I continued to bicycle along the south shore of the Appomattox River. At one point I bicycled down a dead end road to a boat launch. There is not much out here.

Several miles later I bicycled into Petersburg. Petersburg used to be an important place. According to Wikipedia, Petersburg (population 31,000) has about the same population now as it did in the year 1920. In 1840 with over 11,000 people Petersburg was ranked the thirty-fourth largest city in America, more populous than not just Norfolk VA but also Savannah GA and Hartford CT. Petersburg had a large community of free blacks even before the Civil War. For various reasons development in Petersburg since about 1950 has stopped cold.

Petersburg is a lovely city of largely undiscovered pre-Civil War and other nineteenth century architecture. I have been bicycling through Petersburg for almost thirty years. Petersburg never seems to change, it still seems only vaguely prosperous. It is stuck in time, somewhere between poor and just getting by. I bicycled by interesting buildings even before before I arrived into the core historic area.

The core historic area Petersburg has hundreds of historic houses, many pre-Civil War, some nicely fixed up, some semi-abandoned.

These row houses are all from the 1830’s.

During this pandemic Petersburg has done what I have seen several other small cities do; it has closed a main street and put picnic tables outside for all restaurant patrons to use commonly. At noon on a Tuesday there was hardly anyone around but me. There was a small group of non-social distancing women drinking wine.

I sat down all by myself to eat the peanut butter sandwich I had brought from home.

Catty-corned from where the women were sitting was this guy singing to no one in particular through a karaoke machine. In the forty-five minutes I was there he covered a whole slew of pop-jazz Standards. I gave him a ten-spot.

Cycling when temperatures are in the 40’s and 50’s is problematic for me; I warm up exercising but get chilled if I stop. During a pandemic there is nowhere to go inside and warm up. I started bicycling again so I could stop shivering. I started by cycling through the southern part of Petersburg.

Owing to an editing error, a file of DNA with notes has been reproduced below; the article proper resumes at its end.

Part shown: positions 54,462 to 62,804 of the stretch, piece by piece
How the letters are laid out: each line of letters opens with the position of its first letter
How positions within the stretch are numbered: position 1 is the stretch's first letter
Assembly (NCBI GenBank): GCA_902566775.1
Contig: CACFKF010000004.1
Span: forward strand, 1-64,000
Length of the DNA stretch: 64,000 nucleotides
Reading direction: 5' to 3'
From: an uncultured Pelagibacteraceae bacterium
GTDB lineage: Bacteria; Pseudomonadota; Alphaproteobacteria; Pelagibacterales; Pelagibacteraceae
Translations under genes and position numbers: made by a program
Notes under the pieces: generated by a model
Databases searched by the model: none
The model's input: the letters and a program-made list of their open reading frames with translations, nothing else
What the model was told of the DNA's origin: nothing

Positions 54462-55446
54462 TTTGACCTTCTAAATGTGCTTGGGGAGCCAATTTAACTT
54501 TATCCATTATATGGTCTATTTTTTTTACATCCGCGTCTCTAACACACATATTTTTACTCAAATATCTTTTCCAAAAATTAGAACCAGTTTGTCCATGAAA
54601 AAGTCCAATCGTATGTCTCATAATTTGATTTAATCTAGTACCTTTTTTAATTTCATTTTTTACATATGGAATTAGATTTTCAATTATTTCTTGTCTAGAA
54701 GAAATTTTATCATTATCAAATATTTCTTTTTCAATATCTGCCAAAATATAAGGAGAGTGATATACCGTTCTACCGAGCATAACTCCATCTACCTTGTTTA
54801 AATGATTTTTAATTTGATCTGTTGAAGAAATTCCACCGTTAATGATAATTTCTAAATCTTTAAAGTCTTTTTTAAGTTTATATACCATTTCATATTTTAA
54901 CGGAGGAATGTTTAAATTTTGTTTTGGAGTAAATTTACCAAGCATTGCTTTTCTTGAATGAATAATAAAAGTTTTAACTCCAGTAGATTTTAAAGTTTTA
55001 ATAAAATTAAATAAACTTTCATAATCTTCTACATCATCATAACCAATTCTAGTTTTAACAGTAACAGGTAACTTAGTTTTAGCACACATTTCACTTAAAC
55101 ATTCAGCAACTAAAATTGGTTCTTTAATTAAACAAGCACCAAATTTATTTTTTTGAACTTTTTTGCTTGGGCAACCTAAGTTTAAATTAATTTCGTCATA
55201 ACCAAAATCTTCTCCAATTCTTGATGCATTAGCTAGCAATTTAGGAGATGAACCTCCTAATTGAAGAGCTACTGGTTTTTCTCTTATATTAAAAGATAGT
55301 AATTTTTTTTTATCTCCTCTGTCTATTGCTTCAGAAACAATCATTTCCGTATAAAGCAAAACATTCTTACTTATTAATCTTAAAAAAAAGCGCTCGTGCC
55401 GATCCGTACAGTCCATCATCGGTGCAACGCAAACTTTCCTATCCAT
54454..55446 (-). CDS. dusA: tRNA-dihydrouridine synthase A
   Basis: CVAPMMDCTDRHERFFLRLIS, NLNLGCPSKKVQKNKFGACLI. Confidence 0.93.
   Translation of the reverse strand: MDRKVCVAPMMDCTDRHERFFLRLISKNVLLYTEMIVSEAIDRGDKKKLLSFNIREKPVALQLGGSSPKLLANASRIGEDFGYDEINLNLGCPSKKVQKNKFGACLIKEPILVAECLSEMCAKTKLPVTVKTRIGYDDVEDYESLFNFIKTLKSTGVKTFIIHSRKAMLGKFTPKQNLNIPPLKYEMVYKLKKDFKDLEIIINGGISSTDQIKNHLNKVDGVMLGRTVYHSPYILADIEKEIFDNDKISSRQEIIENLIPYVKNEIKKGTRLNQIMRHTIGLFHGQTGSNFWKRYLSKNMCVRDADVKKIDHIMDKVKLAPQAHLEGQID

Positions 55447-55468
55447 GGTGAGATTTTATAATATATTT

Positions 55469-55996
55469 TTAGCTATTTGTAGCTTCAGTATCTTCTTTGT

My car was parked twelve miles south of town. I cycled back by a different, shorter route.

My car was still there at the Dinwiddie Moose Lodge. I was home back in Chapel Hill NC by dinnertime.

Here is the bicycle ride Tootie and I took late one afternoon in September 2020.

From the southern tip of the Sandbridge Beach neighborhood of Virginia Beach there is no public road for cars on the barrier island all the way to the North Carolina state line and then a few miles beyond that. When I was in high school in Norfolk/Virginia Beach in the early 1970’s my friend Steve Johnson and I used to bicycle to various political meetings, especially city council sessions. We all thought it very interesting. One of the most impressionable of these early 1970’s events was a public hearing held at the Virginia Beach Dome where adults got really, really upset. The hearing covered a proposal to prohibit most cars on the beach south of Sandbridge, that area of the newly established False Cape State Park. At that time there was a large car-centered culture of driving four-wheel drive and similar vehicles on this remote beach, twelve miles south to the North Carolina line and fifty or sixty miles south to Nags Head NC. It was the Wild West down there. I had gone on such Jeep trips once or twice. That remote beach was like a freeway with thousands of vehicles a day. The beach buggy thing came crashing down with laws in about 1972 prohibiting most vehicles on the beach at the new False Cape State Park. The Trumpian grievance and anger I saw that early 1970’s public hearing is still palpable. Speaker after speaker berated the do-gooders taking away all the fun. No one appeared to care about sea turtles. An elderly woman from a bird watching group was shouted down.

I have lived elsewhere the past forty-something years but I had heard from various sources (especially my friend Patrick Masterson) that False Cape is a great bike ride. I have learned that False Cape State Park is the only state park in Virginia that is essentially non-accessible by private automobile.

It was mine and Tootie’s thirty-seventh anniversary. We got delayed and we did not start riding until after five in the afternoon. It would get dark soon. We parked at the lot of the Back Bay Wildlife Refuge, took our two bicycles from out of the Prius and started riding south, first through part of the wildlife refuge, then into the state park.

We hung at a boat dock overlooking Back Bay.

It was beautiful and silent. Most of the trail is a gravel path a few hundred yards inland from the beach, on a barrier island about a quarter of a mile wide. We saw only two or three other people the whole time we were in the state park. We were just single digits in miles from the North Carolina line but darkness was approaching. We turned around and bicycled back to our car. In the car it was a forty minute drive to my late mother’s house in Virginia Beach where we had a delicious dinner.